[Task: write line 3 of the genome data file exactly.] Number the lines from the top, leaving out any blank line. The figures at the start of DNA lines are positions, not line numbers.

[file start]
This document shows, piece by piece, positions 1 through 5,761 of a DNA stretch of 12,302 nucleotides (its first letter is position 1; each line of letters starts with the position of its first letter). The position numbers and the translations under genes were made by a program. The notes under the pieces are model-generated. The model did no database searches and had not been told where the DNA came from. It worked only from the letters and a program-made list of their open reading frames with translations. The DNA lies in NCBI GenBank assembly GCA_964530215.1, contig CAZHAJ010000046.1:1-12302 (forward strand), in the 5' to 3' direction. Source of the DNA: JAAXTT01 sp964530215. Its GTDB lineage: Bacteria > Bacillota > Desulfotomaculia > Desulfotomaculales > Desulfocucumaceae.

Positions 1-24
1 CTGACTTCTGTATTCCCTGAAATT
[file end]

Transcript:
1 CTGACTTCTGTATTCCCTGAAATT